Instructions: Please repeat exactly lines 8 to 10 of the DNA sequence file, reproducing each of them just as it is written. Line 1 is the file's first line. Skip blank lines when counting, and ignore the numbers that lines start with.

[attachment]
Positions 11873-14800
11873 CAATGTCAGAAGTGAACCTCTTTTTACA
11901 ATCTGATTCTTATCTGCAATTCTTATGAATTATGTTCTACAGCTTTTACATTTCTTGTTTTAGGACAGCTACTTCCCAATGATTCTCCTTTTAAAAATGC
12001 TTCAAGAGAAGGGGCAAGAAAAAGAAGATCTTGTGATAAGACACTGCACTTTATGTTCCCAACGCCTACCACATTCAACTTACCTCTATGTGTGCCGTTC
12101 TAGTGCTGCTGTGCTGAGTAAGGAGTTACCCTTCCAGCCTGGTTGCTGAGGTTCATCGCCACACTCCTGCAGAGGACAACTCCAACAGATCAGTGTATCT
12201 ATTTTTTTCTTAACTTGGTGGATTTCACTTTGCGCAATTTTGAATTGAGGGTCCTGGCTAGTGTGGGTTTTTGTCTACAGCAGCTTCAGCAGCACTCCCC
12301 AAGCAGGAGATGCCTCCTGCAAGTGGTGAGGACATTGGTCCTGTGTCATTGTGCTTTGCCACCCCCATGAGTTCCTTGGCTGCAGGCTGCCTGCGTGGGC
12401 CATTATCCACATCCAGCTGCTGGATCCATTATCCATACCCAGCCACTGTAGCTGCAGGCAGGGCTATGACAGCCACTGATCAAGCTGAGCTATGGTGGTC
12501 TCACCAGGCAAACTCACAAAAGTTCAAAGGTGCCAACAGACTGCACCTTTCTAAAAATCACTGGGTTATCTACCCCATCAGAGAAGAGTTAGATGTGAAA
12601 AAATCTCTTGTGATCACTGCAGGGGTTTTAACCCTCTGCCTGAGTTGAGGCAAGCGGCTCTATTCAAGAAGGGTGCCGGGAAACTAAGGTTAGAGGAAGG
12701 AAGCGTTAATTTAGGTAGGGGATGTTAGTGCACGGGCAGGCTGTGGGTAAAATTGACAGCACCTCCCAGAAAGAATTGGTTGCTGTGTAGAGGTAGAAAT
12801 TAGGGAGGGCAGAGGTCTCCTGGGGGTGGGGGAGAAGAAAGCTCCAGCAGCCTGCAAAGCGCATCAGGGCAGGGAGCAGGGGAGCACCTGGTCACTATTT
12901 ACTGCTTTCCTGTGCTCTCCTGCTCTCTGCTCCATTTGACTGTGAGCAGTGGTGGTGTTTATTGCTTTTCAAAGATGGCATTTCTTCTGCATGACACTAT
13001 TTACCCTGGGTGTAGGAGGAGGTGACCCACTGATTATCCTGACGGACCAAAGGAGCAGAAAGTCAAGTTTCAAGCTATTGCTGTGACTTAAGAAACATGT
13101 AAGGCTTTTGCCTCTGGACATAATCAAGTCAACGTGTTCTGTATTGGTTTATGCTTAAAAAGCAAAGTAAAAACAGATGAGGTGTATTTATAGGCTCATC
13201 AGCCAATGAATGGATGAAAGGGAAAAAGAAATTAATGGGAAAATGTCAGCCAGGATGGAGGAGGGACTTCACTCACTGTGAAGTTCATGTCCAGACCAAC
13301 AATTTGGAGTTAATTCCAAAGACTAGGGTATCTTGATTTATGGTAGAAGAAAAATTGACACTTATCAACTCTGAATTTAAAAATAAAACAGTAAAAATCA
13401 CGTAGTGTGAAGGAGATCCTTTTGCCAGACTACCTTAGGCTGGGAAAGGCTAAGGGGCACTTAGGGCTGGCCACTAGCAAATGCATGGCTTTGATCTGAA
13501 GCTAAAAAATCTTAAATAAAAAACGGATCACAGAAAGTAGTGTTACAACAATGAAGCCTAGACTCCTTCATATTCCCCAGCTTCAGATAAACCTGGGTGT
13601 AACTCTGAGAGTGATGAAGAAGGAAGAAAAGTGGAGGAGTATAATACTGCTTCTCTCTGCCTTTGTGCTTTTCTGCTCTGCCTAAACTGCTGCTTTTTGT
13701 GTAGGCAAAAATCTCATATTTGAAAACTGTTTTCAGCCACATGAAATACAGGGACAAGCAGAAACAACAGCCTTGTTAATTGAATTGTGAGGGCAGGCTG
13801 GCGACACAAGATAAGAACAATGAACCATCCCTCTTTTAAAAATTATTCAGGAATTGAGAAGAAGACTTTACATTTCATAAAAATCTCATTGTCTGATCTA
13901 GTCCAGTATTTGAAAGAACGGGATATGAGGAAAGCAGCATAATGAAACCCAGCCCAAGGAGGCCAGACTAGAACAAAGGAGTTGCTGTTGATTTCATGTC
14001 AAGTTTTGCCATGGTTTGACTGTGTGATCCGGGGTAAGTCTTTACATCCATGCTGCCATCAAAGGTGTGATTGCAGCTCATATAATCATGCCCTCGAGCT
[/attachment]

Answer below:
12401 CATTATCCACATCCAGCTGCTGGATCCATTATCCATACCCAGCCACTGTAGCTGCAGGCAGGGCTATGACAGCCACTGATCAAGCTGAGCTATGGTGGTC
12501 TCACCAGGCAAACTCACAAAAGTTCAAAGGTGCCAACAGACTGCACCTTTCTAAAAATCACTGGGTTATCTACCCCATCAGAGAAGAGTTAGATGTGAAA
12601 AAATCTCTTGTGATCACTGCAGGGGTTTTAACCCTCTGCCTGAGTTGAGGCAAGCGGCTCTATTCAAGAAGGGTGCCGGGAAACTAAGGTTAGAGGAAGG